Résurgence by Tania Hillion. Oil on cradled wood panel, 48 x 36 x 1.625 in.

Do you have a favorite or most satisfying part of your process?

Of course, when I am in the flow, that is the most exciting part. I also do love the underpainting stage, as it is quite dynamic and the concept materializes pretty quickly.

Usually, my initial plan is quite structured, and then, the act of painting takes over and I abandon myself to that dialogue.
I have then the feeling that I’m not the only one in charge. I keep a large room for the unpredictable within the structured plan by being open to happy accidents that might lead me to an unexpected road. When these “accidents” occur I’m ecstatic.

Every single step of the process brings its own satisfaction. Even the struggles, because eventually it is never boring and there is always hope for new discoveries and improvements.

I’m living the dream. I could not hope for a better way to spend my days. It is fulfilling; I feel connected to myself and to the work. I never feel lonely when I paint.


What has your artistic education consisted of (formal or not)? If you did receive a formal education like an MFA, did you find it necessary for your artistic growth, or did you find that elsewhere?

I am self-taught, and my practice is quite new, as I started painting in 2019. I have basically trained myself through books and social media by watching contemporary artists doing online demonstrations. I started by reading Harold Speed and practicing drawing with “Human figure” from John H. Vanderpoel.

Without a formal education in art, the hardest thing was to structure my daily practice and also get used to the art scene rhythm. My taste is quite eclectic, therefore making choices on the path wanted to follow was quite challenging. Days are obviously too short to try them all!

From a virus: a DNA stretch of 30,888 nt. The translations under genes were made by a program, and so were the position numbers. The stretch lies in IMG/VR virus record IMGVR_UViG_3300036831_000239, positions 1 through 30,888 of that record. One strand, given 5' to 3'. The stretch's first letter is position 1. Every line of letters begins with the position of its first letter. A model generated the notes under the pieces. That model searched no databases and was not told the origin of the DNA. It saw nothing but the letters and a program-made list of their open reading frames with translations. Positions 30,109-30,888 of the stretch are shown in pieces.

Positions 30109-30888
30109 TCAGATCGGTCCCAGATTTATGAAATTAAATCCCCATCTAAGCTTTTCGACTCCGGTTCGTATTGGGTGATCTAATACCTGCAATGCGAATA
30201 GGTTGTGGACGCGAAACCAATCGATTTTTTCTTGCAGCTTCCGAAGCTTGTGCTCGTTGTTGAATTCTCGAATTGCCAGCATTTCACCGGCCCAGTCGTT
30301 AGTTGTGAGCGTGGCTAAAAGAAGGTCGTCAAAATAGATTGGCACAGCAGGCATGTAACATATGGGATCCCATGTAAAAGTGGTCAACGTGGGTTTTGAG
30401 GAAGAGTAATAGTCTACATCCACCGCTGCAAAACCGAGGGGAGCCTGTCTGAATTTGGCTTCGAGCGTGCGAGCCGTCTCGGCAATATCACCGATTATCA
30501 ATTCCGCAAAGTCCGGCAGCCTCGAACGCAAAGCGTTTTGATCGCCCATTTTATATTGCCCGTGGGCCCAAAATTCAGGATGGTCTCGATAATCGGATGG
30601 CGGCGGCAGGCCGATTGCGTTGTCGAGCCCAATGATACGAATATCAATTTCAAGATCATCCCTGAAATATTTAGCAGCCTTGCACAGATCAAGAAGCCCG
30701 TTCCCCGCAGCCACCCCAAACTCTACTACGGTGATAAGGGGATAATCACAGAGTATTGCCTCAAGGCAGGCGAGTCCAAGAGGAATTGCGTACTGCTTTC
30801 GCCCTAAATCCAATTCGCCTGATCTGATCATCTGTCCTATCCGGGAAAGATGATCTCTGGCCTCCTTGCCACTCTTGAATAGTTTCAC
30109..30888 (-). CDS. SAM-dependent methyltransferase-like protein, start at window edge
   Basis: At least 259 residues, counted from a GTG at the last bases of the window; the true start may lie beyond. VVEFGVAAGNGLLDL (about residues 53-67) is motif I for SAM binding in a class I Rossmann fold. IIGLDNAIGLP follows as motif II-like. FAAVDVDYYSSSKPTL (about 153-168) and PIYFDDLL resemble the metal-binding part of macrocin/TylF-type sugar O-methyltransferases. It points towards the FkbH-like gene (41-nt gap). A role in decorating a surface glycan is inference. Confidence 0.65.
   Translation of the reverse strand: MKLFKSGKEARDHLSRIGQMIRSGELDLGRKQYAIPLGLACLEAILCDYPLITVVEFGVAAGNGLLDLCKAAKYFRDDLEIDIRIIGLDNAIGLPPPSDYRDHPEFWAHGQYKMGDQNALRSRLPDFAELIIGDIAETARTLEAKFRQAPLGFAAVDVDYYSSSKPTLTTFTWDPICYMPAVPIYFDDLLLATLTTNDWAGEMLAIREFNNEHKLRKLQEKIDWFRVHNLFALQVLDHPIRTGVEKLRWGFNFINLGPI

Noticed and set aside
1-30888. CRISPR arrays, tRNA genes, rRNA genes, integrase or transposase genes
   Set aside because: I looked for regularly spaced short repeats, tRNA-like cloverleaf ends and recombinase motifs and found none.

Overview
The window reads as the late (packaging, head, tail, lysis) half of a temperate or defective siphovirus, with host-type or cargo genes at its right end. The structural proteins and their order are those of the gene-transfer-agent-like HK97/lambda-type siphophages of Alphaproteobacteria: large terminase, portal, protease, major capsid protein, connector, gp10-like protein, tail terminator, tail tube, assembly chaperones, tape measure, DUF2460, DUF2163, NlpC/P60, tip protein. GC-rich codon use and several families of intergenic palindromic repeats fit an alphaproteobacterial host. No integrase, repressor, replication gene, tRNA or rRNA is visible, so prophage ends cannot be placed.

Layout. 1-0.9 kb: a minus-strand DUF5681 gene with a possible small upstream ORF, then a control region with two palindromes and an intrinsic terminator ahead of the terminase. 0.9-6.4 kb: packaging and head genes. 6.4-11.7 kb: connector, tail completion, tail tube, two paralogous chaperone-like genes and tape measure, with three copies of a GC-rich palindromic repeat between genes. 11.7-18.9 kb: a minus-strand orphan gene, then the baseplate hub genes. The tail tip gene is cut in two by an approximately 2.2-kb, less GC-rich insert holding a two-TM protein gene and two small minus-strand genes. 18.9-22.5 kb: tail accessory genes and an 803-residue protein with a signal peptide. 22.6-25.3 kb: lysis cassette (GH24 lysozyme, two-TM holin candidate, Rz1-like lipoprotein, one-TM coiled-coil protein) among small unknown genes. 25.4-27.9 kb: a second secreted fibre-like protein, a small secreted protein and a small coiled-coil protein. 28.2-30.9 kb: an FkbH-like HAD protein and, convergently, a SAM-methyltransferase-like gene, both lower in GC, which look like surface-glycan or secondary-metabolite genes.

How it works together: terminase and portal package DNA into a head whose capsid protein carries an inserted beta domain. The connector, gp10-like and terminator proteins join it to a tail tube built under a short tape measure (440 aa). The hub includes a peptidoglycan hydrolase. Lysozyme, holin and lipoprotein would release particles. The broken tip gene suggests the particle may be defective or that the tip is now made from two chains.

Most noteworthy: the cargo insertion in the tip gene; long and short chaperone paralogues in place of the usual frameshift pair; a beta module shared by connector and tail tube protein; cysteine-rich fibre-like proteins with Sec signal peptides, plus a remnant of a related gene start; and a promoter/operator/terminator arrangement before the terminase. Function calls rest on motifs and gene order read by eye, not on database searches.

To be honest, the very first two years I was deeply feeling sorry for myself for not having a formal education in art. I believed that I could not make it, as I was lacking technique, structure, connections, feedback … you name it. I think I was not giving myself permission to experiment and fail, thinking that everything needs to be perfect from the very beginning.

I was underappreciating my work and finding myself not good enough. I had been comparing myself with talented contemporary artists, but I totally forgot that they have more experience, and that experience is not necessarily related to art school—not that I despise art school, I still would have loved to attend one.

But, now I am truly embracing my path. I have learned (and I still learn) to be more indulgent with myself—to experiment and fail.

Above all, I now understand that there is not a single path to becoming an artist. It is a personal journey. Knowing now that no matter which stage I am in, I will always find room for improvement as my criteria constantly shift, and that is perfectly fine.

Jumping into an art career at 41, living in a remote village in Quebec quite far away from all the art galleries I could rely on,  without an academic background, was quite an act of faith—but I still believe it is the best decision I took in my life.

Even though I am eager to have a very strong visual language that is entirely mine, I know it will come in time.
I am at the very early stage of my art journey, and it involves introspection, patience, and perseverance—always coming from a place of sincerity.

I find sanity in my practice. It’s a place where I learn to be myself, where I don’t have to act, to fit. Mostly it is a place where I am growing. It just feels natural, not necessarily easy, but it feels right.

Tyran Mélancolique by Tania Hillion. Oil on cradled wood panel, 48 x 36 x 1.625 in. 

Which routines—art-making and administrative—are essential to success in your art career?

It's quite basic, but batch preparation and sizing my supports every couple of months (canvas or wood panels), so that whenever I need to paint I am ready to go.